Estate planning carries out your wishes after you die

Apr 9, 2020 | Estate Planning

It takes planning to assure that your property is safeguarded and managed if you become sick or die. Estate planning can assure that minor children are protected in an emergency and that your beneficiaries pay lower taxes. Effective planning can also avoid the expense and inconvenience of probate in New Jersey.

Most everyone, regardless of their wealth or age, should take part in this planning. Many effective steps may not be expensive or time-consuming.

First steps

This planning requires some thinking and document gathering. First, get your important documents and let important family members now where these are located so they are accessible, especially in an emergency.

Next, make a list of all your property and debts such as a mortgage. The value and benefits of insurance policies also need documented. The worth of property, collectibles, jewelry and other assets must be recorded. Bank and retirement account statements should be printed.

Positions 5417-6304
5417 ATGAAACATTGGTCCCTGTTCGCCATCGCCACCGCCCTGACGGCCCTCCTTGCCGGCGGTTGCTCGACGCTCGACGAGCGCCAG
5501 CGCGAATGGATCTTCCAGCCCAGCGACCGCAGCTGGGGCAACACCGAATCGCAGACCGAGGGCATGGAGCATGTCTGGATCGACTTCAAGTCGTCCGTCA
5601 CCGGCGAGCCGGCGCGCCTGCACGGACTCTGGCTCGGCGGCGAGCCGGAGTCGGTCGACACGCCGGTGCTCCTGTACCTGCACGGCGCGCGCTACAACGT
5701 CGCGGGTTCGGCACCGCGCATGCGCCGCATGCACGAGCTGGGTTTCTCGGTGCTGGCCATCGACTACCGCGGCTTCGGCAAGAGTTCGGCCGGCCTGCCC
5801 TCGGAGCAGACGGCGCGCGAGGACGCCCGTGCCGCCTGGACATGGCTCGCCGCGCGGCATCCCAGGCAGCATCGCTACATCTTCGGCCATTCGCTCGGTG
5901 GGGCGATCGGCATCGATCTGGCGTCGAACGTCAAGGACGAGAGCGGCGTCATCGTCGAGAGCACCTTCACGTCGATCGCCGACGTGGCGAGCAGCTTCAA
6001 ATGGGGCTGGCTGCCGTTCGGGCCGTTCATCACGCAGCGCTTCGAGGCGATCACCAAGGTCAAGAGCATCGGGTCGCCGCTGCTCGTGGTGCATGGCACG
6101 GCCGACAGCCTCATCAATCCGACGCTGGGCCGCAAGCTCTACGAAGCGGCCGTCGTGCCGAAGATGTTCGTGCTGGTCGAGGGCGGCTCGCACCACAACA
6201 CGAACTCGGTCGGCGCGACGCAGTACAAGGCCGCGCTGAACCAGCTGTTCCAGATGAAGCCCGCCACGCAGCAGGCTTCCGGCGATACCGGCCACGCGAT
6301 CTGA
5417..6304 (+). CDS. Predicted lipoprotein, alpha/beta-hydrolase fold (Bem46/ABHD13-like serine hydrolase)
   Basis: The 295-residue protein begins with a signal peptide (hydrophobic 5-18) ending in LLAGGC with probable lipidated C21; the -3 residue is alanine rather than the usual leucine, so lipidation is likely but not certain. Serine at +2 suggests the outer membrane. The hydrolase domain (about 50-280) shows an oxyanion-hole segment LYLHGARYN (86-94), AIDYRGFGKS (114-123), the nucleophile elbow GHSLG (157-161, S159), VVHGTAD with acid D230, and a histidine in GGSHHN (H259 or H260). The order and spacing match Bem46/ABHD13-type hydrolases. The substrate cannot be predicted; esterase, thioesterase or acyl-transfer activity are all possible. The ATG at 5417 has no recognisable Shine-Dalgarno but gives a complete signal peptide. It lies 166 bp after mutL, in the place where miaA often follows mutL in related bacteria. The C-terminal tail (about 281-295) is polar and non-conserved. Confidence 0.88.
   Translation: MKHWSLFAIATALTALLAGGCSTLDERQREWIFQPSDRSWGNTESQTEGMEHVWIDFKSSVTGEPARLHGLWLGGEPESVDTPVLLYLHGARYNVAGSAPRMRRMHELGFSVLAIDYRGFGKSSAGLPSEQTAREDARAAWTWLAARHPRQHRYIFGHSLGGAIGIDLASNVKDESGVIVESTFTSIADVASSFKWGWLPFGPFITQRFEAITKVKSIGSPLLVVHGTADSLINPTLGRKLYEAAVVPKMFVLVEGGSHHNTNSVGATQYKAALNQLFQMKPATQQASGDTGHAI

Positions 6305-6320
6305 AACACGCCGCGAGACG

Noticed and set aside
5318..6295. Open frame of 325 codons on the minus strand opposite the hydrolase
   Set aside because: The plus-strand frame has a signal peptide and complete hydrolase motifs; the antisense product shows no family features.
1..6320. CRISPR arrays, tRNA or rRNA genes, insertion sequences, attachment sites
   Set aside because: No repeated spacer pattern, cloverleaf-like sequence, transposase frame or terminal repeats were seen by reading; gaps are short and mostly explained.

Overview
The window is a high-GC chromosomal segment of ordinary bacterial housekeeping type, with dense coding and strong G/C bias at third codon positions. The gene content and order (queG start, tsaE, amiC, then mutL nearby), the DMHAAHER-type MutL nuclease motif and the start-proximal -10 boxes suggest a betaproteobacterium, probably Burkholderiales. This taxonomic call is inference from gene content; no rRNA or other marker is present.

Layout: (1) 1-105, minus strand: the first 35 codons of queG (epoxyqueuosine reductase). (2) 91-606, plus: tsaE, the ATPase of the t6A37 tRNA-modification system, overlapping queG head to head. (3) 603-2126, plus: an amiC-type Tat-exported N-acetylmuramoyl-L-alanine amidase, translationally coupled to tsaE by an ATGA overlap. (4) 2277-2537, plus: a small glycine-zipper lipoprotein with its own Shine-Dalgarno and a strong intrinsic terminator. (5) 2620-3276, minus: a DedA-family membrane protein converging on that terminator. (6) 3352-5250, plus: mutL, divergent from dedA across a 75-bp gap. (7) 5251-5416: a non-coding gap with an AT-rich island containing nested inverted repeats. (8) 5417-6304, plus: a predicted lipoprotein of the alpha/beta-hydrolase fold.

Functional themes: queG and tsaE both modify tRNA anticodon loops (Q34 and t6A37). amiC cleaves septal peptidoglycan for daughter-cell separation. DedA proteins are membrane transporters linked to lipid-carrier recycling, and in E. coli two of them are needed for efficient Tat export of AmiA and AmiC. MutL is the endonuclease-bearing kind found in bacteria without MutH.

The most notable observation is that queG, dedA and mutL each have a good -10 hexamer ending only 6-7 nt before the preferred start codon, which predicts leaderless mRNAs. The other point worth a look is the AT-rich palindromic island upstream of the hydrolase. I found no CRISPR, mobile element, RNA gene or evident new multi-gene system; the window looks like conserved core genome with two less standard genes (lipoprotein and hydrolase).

Next, prepare a list of estate planning objectives. These include the individual who will receive assets, anyone who will receive property if anything happens to beneficiaries, whether anyone needs to make decisions for minors and who should handle your property if you are incapacitated.

Revocable and irrevocable trusts

A trust can be an effective estate planning tool. Revocable trusts allow you to control its assets and help avoid probate. An irrevocable trust takes away control but allows you to gift assets to lower the grantor’s taxable estate. Trusts need to be carefully reviewed because there are estate, tax and financial consequences.

Updating documents

Wills, trusts and powers of attorney give you more control of what happens instead of judges, relative and tax authorities. To be effective, however, estate documents should be reviewed and updated after the birth, death or divorce of any member of your plan. This should also occur when there are any substantial changes in finances or relevant laws. Beneficiaries should also be updated to assure that assets are not allocated to unintended recipients such as a divorced spouse or deceased relative.

An attorney can help develop a plan that meets your needs. This can help assure that your heirs receive property with less expense and complications.